During the dry season, the air in Dakar is hot and still, full of fine Sahara dust floating in the atmosphere. From the city’s chaotic traffic and the countless grilled meat stalls that line the streets, to men sitting in brightly colored boubous enjoying an afternoon cup of ataya, Senegalese green tea, in the shade of a mango tree, to the powerful white-capped waves crashing into the Dakar peninsula, everyone can find something to love in the capital.
Due to its location on the Cap-Vert Peninsula, the city is almost circular and very easy to explore. For the more adventurous, hopping on a carrapide—a sort of minibus, and a Dakar institution—is a perfect way to get an authentic taste of the city’s pace. Taxis will transport you just as easily (and far more comfortably) around the city, with an average trip about 1,500 CFA ($2.45).
There are plenty of major cultural events held in the city throughout the year, such as the month-long Dak’Art Biennale, which takes place on every even-numbered year, or Dakar Fashion Week, held every June. Dakar has a very unique vibe: it feels young and fresh, full of big dreams and laughter. With a cultural calendar full of concerts, art exhibitions, and performances, Dakar is increasingly attracting more and more people and drawing in young, creative talent. The city has huge potential, and is ripe for exploring.
Corniche des almadies – Rte de Ngor
Les Almadies 00000
Start the day off at Chez Fatou, a newly-opened, hip beachside breakfast and brunch spot. Specializing in “All-American Breakfasts,” complete with bacon, eggs, toast, and pancakes drizzled with maple syrup, fresh fruit salad, and a selection of juices, teas and coffee. Take in the views of the ocean and enjoy the morning’s warm sunrays hitting the terrace.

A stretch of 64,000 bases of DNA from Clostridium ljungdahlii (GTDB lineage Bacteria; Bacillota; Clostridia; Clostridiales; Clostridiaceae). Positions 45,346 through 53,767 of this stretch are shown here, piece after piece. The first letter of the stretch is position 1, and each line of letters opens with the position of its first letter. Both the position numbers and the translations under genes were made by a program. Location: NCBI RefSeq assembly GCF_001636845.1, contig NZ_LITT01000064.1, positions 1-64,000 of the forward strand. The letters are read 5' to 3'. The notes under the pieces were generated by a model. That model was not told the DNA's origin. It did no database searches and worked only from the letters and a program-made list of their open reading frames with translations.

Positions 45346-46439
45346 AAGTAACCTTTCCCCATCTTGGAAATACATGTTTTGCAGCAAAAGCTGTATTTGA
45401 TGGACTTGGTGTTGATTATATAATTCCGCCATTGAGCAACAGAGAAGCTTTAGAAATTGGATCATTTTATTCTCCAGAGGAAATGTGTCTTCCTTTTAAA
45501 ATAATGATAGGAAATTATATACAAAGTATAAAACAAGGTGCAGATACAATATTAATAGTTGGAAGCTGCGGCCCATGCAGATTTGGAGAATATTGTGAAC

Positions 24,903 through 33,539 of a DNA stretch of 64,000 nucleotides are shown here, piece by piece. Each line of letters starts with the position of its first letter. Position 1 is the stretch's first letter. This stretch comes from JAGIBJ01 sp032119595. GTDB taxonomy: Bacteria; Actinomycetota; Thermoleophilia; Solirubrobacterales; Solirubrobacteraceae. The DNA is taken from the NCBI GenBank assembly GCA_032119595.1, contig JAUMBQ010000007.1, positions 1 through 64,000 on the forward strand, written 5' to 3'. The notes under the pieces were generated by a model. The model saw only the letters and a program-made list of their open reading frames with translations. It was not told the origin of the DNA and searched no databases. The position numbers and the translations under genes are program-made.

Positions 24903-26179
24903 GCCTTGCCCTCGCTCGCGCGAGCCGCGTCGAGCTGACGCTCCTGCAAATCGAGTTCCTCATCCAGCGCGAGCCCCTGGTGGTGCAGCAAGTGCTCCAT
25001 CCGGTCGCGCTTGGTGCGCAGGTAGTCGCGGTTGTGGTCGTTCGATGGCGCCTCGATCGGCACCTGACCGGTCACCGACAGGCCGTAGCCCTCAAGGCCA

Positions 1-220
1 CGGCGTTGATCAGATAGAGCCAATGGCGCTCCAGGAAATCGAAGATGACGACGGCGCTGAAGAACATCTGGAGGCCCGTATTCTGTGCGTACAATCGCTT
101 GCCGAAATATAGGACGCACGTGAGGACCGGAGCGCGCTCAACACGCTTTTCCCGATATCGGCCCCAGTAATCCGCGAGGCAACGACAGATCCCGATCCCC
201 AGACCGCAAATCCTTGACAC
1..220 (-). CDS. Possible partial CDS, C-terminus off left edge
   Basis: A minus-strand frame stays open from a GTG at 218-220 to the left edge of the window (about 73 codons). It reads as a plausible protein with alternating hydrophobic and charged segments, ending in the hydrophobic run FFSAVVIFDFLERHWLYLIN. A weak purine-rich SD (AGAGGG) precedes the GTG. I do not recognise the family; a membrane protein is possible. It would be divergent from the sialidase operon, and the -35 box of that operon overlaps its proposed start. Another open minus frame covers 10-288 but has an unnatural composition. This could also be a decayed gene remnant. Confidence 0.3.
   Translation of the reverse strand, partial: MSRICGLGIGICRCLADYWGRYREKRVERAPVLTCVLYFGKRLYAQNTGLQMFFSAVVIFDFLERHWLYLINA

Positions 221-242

Malika Surf Camp
La maison des surfeurs
Centre aéré BCEAO, villa 19
Hop into a taxi and arrive early for a pre-booked surfing lesson at the Malika Surf Camp, where husband and wife Marta Imarisio and Aziz Kane will teach you how to chase the perfect waves at Yoff Beach, on the outskirts of Dakar. For beginners, a steady stream of gentle swells sweep the sandy beach; further away, there are more challenging waves for more seasoned surfers. On N’Gor Island, just 300 feet offshore, hundreds of surfers rush to ride the perfect barrel.
Les Mamelles Lighthouse
Mamelles, Route de l’Aeroport
If you’re up for some more exercise, climb to Les Mamelles Lighthouse to take in the view of the bustling city. The lighthouse, situated on one of two prominent hills near Pointe des Almadies, the westernmost point of Africa, is a good alternative to the more touristy and expensive African Renaissance Monument, which towers over the city a short distance away. The whitewashed lighthouse, built in 1864, is one of the oldest surviving buildings in Dakar.
Pointe des AlmadiesGet Directions
After the morning’s workout, head toward the Pointe des Almadies to rest and have a bite to eat. The seafront is stacked with seafood restaurants side by side, with smoked fish being grilled on open fires at each shop front. From sea urchin and thiof (grouper) to lobster and red carp, La Marée serves a variety of seafood brought in by fishermen visible just feet away from the balcony overlooking the shoreline. A plate of cockles drizzled with lime juice is the ideal savory snack to be shared among friends. Wash it all down with a bottle of locally-brewed Gazelle beer, naturally.
Village des Arts
Route de l’aeroport Yoff Dakar
For a cultural experience, head over to the Village des Arts. The large garden space, with its dozens of mango trees, offers welcome shade and an oasis of calm and is home to both established and emerging artists. Stroll through the garden and open-air workshops, or wander through the rows and rows of indoor studios. The artists are more than happy to stop for a chat and show you around. This is a true haven for creatives of all kinds, and if you’re lucky, musicians will stop by, filling the air with beautiful melodies that melt into the sounds of hammering and welding. Huge, half-finished sculptures, like a gorilla and various large concoctions of scrap metal, stand ready to be used or finished, adding to the cozy and somewhat surreal atmosphere of the garden.